Lions and Tigers and Bears! Oh My!

Tuesday, October 15, 2019
That about describes how I’ve been feeling recently—as if I encounter wild animals every day. Oh, not literally, but between writing, my critique group, working on the newsletter for my Sisters in Crime chapter, marketing, and going all-in on selling books on Amazon, I feel like I’m always dodging a beast that might devour me. The latest crises had to do with my website.

Almost two years ago, I decided that I needed a more professional website for my author business. All the cool kids were using self-hosted WordPress sites, so I thought I needed one, too. I did a lot of research on various hosting companies, what theme I should use, and what plugins I should add. Eventually, I concluded that GoDaddy, where I already had my domain registered, actually gave the best pricing over the long term. Besides, I was familiar with them.

I then spent an agonizing couple of months while I battled with WordPress. Everyone says how easy WordPress is to use, but I found it anything but easy. Now, maybe it’s easy compared to hand coding HTML and CSS and Javascript, but there’s still an awful lot to learn. Eventually, with a lot of help from a writer friend, I managed to figure out what I was doing and put together my current website.



One thing I discovered over two years was how much maintenance WordPress sites take. Every time I log on to post a blog or update my books, one or more plugins (the stuff that enhances the functionality of a WordPress site) needs an update. Sometimes the theme needs an update. And sometimes the WordPress “engine” needs an update. Lately, something called PhP needed an update. This one came with dire warnings about possibly breaking your site, so you should run (you guessed it) a plugin to find problems. When I ran this a few months ago, it gave me cryptic and misleading messages (known as false positives, meaning there really wasn’t anything wrong except with the program trying to figure out if there was anything wrong). I decided to wait.

Meanwhile, I was getting closer to the time when I have to renew my hosting and payment for several of the premium plugins I added to the site. That’s several hundred dollars worth of expense. I longed for the day when my website was with Blogger. To me, Blogger was simple. If I wanted to put up a new blog, I wrote it offline and copied and pasted it into a form. Done in about five minutes. I’d also discovered in the meantime that several of the features that I’d been told were only available for WordPress could actually be done on a Blogger site. And I discovered a simple paid theme that implemented one of the things I’d always wanted: a slider which rotated through multiple pictures in the header area. Oh, and that “paid” theme cost me a whopping $19. Everything else was free from Google.

But it did take time to customize all that stuff exactly the way I wanted it, and I had writing to do, so the website became a lower priority than lots of other things. I had it scheduled to occur before the end of 2019 since those big payments to GoDaddy weren’t going to be due until early next year.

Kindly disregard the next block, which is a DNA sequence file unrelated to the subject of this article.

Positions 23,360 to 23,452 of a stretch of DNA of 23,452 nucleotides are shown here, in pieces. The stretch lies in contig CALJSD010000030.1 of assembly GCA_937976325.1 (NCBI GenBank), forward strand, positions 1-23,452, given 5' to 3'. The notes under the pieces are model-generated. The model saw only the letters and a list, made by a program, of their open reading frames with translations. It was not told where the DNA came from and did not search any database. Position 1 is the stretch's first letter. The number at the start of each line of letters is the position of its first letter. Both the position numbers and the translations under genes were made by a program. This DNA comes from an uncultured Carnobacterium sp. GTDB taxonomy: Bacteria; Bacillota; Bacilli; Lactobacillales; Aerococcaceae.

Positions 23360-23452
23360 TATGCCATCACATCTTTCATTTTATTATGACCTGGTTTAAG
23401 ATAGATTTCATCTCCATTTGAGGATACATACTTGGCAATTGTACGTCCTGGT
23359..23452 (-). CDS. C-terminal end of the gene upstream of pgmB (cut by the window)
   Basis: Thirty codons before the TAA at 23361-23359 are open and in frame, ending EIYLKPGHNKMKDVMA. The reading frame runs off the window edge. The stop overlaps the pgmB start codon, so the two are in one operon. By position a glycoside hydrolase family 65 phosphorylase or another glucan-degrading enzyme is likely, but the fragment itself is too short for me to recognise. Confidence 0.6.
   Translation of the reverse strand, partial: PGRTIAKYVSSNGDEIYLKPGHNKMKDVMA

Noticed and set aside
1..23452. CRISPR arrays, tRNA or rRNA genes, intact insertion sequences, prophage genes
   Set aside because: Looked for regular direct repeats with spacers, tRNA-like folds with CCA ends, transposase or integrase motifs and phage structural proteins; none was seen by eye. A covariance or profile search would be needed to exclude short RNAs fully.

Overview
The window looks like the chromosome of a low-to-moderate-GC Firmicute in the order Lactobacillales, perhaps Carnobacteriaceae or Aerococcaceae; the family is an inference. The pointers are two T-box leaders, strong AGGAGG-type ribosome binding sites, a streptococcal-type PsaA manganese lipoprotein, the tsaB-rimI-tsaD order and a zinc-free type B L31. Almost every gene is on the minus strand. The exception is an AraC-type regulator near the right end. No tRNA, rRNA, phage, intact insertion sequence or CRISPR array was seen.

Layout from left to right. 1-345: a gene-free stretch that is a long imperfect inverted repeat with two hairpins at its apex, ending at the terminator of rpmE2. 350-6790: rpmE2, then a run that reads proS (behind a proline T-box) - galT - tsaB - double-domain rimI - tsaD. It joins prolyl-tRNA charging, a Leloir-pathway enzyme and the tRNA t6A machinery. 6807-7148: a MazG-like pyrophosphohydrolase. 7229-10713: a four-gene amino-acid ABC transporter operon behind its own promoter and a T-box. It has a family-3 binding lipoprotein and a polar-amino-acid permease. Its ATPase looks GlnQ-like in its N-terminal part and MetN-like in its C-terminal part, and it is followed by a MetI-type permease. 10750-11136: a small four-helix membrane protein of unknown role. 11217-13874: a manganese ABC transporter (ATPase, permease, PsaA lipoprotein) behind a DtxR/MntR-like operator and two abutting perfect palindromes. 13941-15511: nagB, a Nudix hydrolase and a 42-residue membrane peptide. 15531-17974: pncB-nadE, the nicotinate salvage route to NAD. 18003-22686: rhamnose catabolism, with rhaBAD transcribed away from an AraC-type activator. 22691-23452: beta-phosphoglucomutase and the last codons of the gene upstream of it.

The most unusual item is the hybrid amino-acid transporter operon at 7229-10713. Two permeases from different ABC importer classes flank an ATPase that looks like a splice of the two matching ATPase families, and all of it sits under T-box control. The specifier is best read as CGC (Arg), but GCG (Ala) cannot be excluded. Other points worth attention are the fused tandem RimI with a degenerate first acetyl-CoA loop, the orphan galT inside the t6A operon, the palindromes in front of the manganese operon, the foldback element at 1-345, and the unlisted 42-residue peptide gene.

Well, this month, it became imperative that I upgrade that PhP thingie, so I downloaded another testing plugin for WordPress. That one wouldn’t run at all. I wondered if the reason it wouldn’t run was that I was so far behind on my PhP. So I decided to try to move everything early. Ugh.

I first wanted to move my domain from GoDaddy to Google. Google gives you 10 email addresses per domain free while GoDaddy only gives you one. Blogger gives you free SSL, which makes your website secure, which matters to Google searches, while GoDaddy charges for it.

Making that change requires several steps for the Internet authorities to allow it to go through. The first part happens on your existing registrar, which for me is GoDaddy. So I did step one, but ran into a problem with step two. I had to get GoDaddy tech support involved to get that one to work. But I made a mistake. When they got me into that screen of my account, I noticed I had a very old address and phone number listed with them. Wanting to make sure my information was correct, I changed those to the current one. Big mistake.

As a security measure, ICANN, the governing body for Internet usage, prevents a domain from being transferred if something about the registered owner changed within the last 60 days. :::Headdesk:::
Yeah, there went my plan to change my website now.

I was going to wait the two months, but then I, in my brilliance, decided there was a workaround for that. I’d forward my domain to Blogger! I used to do that before WordPress entered the picture. So I did.

Now that I had the new website as the one people would find on the Internet, I’d go back to WordPress, try that PhP upgrade, and plan out the steps to delete all of that. Except I couldn’t. There was no way to get back into my WordPress site now that it was no longer associated with a domain. :::Sigh:::

I’ve spent another couple of days putting things back the way they were (almost — there’s one thing I can’t put back without paying GoDaddy more money, which I’m not going to do right now) and giving myself time to figure out a plan to make the changeover. I’ll figure it all out by the end of October. I hope.

Meanwhile, if you want to take a look at the Blogger site (and you’re not already reading this there), you can find it at elisemstone.blogspot.com.

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